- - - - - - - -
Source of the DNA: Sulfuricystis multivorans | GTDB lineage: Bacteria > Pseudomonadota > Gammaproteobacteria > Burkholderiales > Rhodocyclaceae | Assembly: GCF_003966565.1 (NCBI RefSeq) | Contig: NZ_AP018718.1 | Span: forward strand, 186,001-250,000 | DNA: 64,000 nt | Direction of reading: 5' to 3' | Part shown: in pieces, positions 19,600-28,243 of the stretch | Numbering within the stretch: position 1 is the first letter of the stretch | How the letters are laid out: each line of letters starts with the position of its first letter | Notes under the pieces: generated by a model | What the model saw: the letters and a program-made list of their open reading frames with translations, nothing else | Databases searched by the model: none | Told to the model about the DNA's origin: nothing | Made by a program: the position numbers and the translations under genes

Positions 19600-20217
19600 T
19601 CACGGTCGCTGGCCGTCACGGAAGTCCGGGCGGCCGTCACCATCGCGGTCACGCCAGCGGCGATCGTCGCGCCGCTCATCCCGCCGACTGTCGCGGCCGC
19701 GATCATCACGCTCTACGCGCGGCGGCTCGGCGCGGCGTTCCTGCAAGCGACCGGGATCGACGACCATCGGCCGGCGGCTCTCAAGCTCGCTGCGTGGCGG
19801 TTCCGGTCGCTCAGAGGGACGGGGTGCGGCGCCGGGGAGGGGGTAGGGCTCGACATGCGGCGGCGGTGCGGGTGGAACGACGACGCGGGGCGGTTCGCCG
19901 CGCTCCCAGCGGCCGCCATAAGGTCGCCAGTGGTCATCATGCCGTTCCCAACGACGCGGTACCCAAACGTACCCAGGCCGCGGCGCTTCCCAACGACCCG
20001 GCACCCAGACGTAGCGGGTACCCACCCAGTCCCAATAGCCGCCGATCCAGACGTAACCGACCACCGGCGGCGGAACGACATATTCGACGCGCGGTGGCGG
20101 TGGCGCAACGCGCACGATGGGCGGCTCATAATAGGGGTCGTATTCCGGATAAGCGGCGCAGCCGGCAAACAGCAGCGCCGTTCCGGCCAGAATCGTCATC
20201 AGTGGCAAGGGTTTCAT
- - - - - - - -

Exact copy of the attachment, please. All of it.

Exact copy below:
Source of the DNA: Sulfuricystis multivorans | GTDB lineage: Bacteria > Pseudomonadota > Gammaproteobacteria > Burkholderiales > Rhodocyclaceae | Assembly: GCF_003966565.1 (NCBI RefSeq) | Contig: NZ_AP018718.1 | Span: forward strand, 186,001-250,000 | DNA: 64,000 nt | Direction of reading: 5' to 3' | Part shown: in pieces, positions 19,600-28,243 of the stretch | Numbering within the stretch: position 1 is the first letter of the stretch | How the letters are laid out: each line of letters starts with the position of its first letter | Notes under the pieces: generated by a model | What the model saw: the letters and a program-made list of their open reading frames with translations, nothing else | Databases searched by the model: none | Told to the model about the DNA's origin: nothing | Made by a program: the position numbers and the translations under genes

Positions 19600-20217
19600 T
19601 CACGGTCGCTGGCCGTCACGGAAGTCCGGGCGGCCGTCACCATCGCGGTCACGCCAGCGGCGATCGTCGCGCCGCTCATCCCGCCGACTGTCGCGGCCGC
19701 GATCATCACGCTCTACGCGCGGCGGCTCGGCGCGGCGTTCCTGCAAGCGACCGGGATCGACGACCATCGGCCGGCGGCTCTCAAGCTCGCTGCGTGGCGG
19801 TTCCGGTCGCTCAGAGGGACGGGGTGCGGCGCCGGGGAGGGGGTAGGGCTCGACATGCGGCGGCGGTGCGGGTGGAACGACGACGCGGGGCGGTTCGCCG
19901 CGCTCCCAGCGGCCGCCATAAGGTCGCCAGTGGTCATCATGCCGTTCCCAACGACGCGGTACCCAAACGTACCCAGGCCGCGGCGCTTCCCAACGACCCG
20001 GCACCCAGACGTAGCGGGTACCCACCCAGTCCCAATAGCCGCCGATCCAGACGTAACCGACCACCGGCGGCGGAACGACATATTCGACGCGCGGTGGCGG
20101 TGGCGCAACGCGCACGATGGGCGGCTCATAATAGGGGTCGTATTCCGGATAAGCGGCGCAGCCGGCAAACAGCAGCGCCGTTCCGGCCAGAATCGTCATC
20201 AGTGGCAAGGGTTTCAT